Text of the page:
Testing is a lot better than blowing breakers and/or straightening your hair.. YMWV
mac
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Ground is bare or green. Nothing wrong with bare ground at all. Grounds should be twisted together and either crimped or capped with a wire nut. Nothing wrong with that either.

Unless they wired in conduit how would they run out of the right color? Most homes are wired with Romex - all the right colors are built right in.
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-Mike-
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Never under estimate the stupidity of the novice wiring job. They may, for some reason, have bought the wire as a single conductor. (Lots of valid reasons for that.) When they went to wire the outlet, they used what they had.
Puckdropper
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I didn't see anything that indicated this was wired by a novice. By the description given, my most likely assumption would be Romex since he indicated the bare wire grounds.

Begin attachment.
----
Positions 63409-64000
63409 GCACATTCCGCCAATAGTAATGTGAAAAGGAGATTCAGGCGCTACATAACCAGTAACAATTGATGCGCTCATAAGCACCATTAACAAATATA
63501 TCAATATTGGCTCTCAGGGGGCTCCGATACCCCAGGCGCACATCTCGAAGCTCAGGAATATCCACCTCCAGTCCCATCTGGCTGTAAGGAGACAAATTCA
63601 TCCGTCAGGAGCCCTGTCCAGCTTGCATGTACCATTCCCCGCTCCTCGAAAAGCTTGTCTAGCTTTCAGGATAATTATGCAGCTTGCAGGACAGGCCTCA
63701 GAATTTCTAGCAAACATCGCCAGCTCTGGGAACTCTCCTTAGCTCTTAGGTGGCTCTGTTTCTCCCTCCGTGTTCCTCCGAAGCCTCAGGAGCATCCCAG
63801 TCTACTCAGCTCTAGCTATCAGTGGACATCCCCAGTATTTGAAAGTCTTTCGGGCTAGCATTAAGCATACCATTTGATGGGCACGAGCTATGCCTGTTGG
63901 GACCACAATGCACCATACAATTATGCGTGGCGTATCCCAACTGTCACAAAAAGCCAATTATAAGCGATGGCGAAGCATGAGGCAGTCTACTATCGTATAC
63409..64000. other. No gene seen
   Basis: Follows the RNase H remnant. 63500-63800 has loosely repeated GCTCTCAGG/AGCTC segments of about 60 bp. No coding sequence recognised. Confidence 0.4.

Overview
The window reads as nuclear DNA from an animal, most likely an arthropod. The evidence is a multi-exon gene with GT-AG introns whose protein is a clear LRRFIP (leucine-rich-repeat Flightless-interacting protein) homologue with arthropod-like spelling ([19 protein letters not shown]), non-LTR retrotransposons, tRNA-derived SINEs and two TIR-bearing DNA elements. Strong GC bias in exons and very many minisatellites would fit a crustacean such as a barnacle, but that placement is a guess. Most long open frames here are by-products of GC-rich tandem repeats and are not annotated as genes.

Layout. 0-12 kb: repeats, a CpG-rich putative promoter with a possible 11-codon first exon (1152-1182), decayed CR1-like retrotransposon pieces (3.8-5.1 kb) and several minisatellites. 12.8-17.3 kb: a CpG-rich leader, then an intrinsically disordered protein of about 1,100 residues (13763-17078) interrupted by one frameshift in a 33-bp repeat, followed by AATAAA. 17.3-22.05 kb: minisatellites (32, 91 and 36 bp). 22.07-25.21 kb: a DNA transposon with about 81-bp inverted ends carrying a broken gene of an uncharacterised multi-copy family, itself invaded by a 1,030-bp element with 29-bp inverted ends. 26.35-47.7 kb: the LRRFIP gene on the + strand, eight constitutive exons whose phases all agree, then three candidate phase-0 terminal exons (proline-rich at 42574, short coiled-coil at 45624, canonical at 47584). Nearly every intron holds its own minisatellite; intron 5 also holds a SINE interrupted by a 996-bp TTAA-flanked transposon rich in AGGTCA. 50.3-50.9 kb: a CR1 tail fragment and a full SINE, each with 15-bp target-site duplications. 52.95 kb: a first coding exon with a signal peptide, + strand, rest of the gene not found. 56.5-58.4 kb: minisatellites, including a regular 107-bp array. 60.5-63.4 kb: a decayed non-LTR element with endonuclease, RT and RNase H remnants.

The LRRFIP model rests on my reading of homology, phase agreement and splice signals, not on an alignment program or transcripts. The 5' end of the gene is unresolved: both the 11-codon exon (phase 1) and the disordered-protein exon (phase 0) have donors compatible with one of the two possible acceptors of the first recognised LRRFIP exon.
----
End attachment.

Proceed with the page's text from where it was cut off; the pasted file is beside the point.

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-Mike-
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wrote:

You're assuming wiring by someone that knew what they were doing, Mike..
You get a 30 or 40 year old house that's had several owners and you might find ANYTHING..
I had a 10 min light switch change turn into several hours because when the guy I was helping change his switch pulled it out of the outlet box to get to the screws, he ended up with the switch, several short pieces of wire and a few wire nuts in his hand... OOPS!
Some previous genius had broken or cut off the wires in the wall, which made them too short... followed by trying to splice them all with brown extension cord wire and wire nuts.. We ended up opening up the wall and adding a junction box and new wires and outlet box..